Popol Vuh

 

"This is the account, here it is:

Now it still ripples, now it still murmurs, ripples, it still sighs, still hums and it is empty under the sky,

Here follow the first words, the first eloquence:

There is not yet one person, one animal, bird, fish, crab, tree, rock, hollow, canyon, meadow, forest. Only the sky alone is there; the face of the earth is not clear. Only the sea alone is pooled under all the sky; there is nothing whatever gathered together. It is at rest; not a single thing stirs. It is held back, kept at rest under the sky."

--Popol Vuh: The Definitive Edition of the Mayan book of the Dawn of Life and the Glories of Gods and Kings, translated by Dennis Tedlock (New York: Simon and Schuster, 1985), p. 72.


 
The Popol Vuh is the Mayan story of the creation and of the Hero Twins and their victory over the lords of Xibalba (the underworld). It begins with the origin of everything that is and proceeds to the account of this dramatic conflict. Explanations of the creation of humans, animals, the relationships among gods, animals, and humans, and the powers of the deities appear in the course of the narrative. The story of the struggle between the Hero Twins, Hunahpu (One Blowgunner) and Xbalanque (Little Jaguar Sun, or Jaguar Deer), and the lords of Xibalba also yields rich characterizations of Mayan social ethics, hierarchies, and cosmology.


The Text's History:

Like most other creation stories, the Popol Vuh originated as part of an ancient oral tradition. Readers of Spanish or English, however, have access to a text version of the Maya creation story that has a modern history. Mayan peoples had developed a rich tradition of hieroglyphic writing many centuries before Europeans invaded their lands. As anthropologist Dennis Tedlock recounts this history, the tradition of Maya writing persisted despite the disruptions attending the end of the Classic Period. Much later, the Spanish compelled the Maya to yield to foreign systems of writing, but they also compiled grammars and dictionaries of Maya language. Once an alphabetic Maya language system emerged, indigenous Maya scholars used it to sustain their own cultural heritage and created an alphabetic version of the Popol Vuh. A Christian priest, Francisco Ximénez, copied this text and translated it into Spanish in the early 1700s. This text is the basis of modern English translations, among which Tedlock's version has gained preeminence.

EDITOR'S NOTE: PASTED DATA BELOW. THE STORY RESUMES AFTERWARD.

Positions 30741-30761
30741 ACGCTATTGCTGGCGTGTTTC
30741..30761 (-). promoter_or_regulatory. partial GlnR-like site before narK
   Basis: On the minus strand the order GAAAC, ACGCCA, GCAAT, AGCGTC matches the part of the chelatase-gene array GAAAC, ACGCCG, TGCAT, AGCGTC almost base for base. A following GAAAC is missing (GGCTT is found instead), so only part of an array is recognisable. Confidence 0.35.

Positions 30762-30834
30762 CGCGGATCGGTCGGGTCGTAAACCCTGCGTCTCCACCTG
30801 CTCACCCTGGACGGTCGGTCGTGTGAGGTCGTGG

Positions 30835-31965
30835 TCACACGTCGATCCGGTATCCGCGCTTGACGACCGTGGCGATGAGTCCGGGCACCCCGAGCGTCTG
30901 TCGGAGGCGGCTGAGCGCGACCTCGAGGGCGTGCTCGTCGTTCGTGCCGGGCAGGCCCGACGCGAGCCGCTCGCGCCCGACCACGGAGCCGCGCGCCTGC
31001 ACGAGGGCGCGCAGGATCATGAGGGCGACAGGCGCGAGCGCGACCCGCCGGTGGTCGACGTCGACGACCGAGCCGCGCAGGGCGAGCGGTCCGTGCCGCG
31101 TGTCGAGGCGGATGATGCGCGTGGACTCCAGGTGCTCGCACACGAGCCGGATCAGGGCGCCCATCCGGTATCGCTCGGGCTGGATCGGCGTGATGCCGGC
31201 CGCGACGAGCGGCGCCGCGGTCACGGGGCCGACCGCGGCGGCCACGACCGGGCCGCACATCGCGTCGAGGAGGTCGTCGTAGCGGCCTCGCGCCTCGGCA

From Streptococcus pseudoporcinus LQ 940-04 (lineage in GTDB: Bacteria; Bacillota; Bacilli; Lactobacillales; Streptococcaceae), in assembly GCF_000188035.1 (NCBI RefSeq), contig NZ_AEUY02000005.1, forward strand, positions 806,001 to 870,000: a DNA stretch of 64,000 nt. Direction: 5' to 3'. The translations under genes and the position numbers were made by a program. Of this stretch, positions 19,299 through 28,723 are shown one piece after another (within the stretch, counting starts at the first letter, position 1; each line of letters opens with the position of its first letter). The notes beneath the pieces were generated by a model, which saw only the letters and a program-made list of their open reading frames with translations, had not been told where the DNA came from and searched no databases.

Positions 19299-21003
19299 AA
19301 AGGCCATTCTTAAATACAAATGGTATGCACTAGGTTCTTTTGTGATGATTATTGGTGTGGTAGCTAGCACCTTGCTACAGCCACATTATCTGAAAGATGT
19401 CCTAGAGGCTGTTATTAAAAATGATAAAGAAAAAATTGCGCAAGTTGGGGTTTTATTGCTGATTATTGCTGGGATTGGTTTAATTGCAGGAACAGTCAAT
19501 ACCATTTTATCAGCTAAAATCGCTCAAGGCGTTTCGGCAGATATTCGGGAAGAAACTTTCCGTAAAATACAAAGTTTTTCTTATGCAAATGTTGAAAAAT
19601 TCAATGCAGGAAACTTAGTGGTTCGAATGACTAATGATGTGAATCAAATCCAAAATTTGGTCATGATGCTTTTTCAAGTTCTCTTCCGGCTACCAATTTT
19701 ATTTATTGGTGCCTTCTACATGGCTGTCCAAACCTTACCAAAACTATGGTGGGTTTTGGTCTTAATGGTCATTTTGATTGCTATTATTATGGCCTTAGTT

Questions to consider:

1 What are the various translations that any English-language version of the Popol Vuh has passed through? Should these facts influence our reading of the text, and if so, why and how?

2. Does it matter whether or not there were such heroes as Hunahpu and Xbalanque? Why or why not? What are the limitations of or opportunities for historical study that our answer to these questions establish?

3. Is the issue of the dating of the Popol Vuh important? How might we incorporate into our understanding of the Popol Vuh the long chronological gap between the origins of the Maya oral tradition and the early 18th century Spanish language text? How can we find out more about current scholarship on the Popol Vuh texts?


Text source:

The currently authoritative English translation--quoted above--is Popol Vuh: The Definitive Edition of the Mayan Book of the Dawn of Life and the Glories of Gods and Kings. Translated by Dennis Tedlock. New York: Simon and Schuster, 1985.


Internet sources:

An online version of part of the Popol Vuh text can be found at:

http://www.primenet.com/~subru/Mayan.html

A Maya language syllabary is found at this site:

http://www.halfmoon.org/syllabary.html

More information on ancient Maya writing, with a catalog of glyphs, can be found at this University of Virginia website:

http://jefferson.village.virginia.edu/med/home.html

Information on Mesoamerican Civilizations and Maya hieroglyphic text images are found at:

http://pages.prodigy.net/gbonline/ancwrite.html

 

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